SIHOUNKVILLE, Kingdom of Cambodia --
Elements of the 31st Marine Expeditionary Unit arrived in Cambodia and are scheduled to participate in the Cambodian Maritime Exercise 2011 from Feb. 27- March 2.
The Cambodian MAREX ‘11 is part of the U.S. Pacific Command’s Theater Security Cooperation Program, and provides unique and dynamic opportunities for collaboration between the Cambodian and U.S. military, while promoting relationship-building between militaries and local communities.
“Our military forces engage in cooperative programs throughout the year, aimed at developing relationships to allow for combined efforts,” said Col. Andrew MacMannis, commanding officer, 31st MEU. “We thank the people of Cambodia for their hospitality and friendship.”
Proposed objectives include shipboard operations, a military operation symposium, community relations projects, aviation operations, jungle warfare exchange, humanitarian assistance/disaster relief planning and a medical civil assistance project.
The MEDCAP is expected to treat approximately 3,800 patients. Treatment will focus on general medicine, optometry, ophthalmology, and wound care.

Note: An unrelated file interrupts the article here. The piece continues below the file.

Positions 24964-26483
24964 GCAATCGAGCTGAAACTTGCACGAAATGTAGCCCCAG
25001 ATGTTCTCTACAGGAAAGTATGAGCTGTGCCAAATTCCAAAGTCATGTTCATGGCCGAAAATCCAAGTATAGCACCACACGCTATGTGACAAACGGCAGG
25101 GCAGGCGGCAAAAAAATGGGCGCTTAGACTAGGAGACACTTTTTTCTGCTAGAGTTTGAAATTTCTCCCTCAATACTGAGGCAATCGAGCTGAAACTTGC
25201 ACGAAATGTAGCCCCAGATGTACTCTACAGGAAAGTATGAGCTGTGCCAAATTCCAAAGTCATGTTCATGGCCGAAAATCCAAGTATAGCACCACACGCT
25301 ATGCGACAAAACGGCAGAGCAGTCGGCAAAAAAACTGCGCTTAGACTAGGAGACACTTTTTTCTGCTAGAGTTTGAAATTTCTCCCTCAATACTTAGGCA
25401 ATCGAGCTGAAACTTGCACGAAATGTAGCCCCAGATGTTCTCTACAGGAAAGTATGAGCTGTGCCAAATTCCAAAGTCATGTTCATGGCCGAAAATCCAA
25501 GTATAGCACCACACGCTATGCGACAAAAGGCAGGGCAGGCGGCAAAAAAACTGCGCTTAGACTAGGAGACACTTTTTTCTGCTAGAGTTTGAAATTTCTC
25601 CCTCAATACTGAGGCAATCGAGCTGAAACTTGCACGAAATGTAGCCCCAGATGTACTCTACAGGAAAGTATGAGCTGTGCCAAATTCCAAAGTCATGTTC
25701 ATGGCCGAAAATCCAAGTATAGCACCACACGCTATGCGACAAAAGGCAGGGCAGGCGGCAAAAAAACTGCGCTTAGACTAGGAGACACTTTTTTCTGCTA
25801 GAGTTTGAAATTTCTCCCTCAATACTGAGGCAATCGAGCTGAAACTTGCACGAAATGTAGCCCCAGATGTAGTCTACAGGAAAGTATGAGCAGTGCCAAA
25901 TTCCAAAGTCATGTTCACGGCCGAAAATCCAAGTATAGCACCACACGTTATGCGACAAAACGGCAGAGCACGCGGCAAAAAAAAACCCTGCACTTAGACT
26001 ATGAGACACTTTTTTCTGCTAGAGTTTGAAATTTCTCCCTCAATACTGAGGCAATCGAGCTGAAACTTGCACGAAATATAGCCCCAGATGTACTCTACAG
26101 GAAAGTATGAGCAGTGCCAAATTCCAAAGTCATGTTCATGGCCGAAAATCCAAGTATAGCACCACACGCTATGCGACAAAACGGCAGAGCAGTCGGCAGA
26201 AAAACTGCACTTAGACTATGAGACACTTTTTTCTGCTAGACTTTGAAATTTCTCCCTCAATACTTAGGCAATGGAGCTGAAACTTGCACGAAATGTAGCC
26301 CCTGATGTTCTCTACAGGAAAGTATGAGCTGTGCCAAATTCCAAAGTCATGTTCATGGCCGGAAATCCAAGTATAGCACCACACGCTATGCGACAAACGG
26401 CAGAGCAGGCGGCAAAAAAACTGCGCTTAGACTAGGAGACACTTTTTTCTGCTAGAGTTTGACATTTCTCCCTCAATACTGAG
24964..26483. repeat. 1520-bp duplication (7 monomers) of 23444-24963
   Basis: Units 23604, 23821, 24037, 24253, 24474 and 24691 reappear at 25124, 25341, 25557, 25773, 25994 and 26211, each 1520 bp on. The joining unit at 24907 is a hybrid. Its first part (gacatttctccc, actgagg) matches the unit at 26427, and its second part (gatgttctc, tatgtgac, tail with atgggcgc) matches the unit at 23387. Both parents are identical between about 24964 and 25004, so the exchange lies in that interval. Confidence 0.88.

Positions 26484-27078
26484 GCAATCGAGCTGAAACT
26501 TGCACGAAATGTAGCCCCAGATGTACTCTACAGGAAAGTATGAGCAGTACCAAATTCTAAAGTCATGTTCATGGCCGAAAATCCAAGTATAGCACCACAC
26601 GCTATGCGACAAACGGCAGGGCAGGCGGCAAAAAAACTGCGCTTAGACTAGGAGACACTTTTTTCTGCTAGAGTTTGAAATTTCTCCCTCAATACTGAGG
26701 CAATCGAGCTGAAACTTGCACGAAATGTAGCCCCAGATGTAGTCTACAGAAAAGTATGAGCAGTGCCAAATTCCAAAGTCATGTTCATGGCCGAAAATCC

According to exercise officials, this bilateral exchange will build friendships and increase mutual understanding.
“The US Embassy, US Pacific Command and the US government are dedicated to our enduring relationship with Cambodians,” said Mark Wenig, spokesman for the U.S. Embassy in Cambodia. “The U.S. government routinely engages in outreach to communities across Cambodia like the ones included in this visit.”
Cambodia MAREX began in 2010, when12 days were spent working alongside the people of Cambodia to deliver a variety of humanitarian and civic assistance programs. The inaugural visit also began Cambodia’s participation in a series of exercises called Cooperation Afloat Readiness and Training; the first dedicated exercise between Cambodia and the U.S. since the 1970s.
Officials say that military exchanges are important and build trust between participants. Friendships developed during military exchanges are critical when called upon to work side-by-side with partners in any contingency.
The 31st MEU provides a forward-deployed, flexible, sea-based force capable of conducting amphibious operations, crisis response and limited contingency operations in the Asia-Pacific region.
Always ready to respond, the 31st MEU is also prepared to provide humanitarian aid and disaster relief when directed. The 31st MEU is the only continually forward-deployed MEU, and remains the nation’s force-in-readiness in the Asia-Pacific region.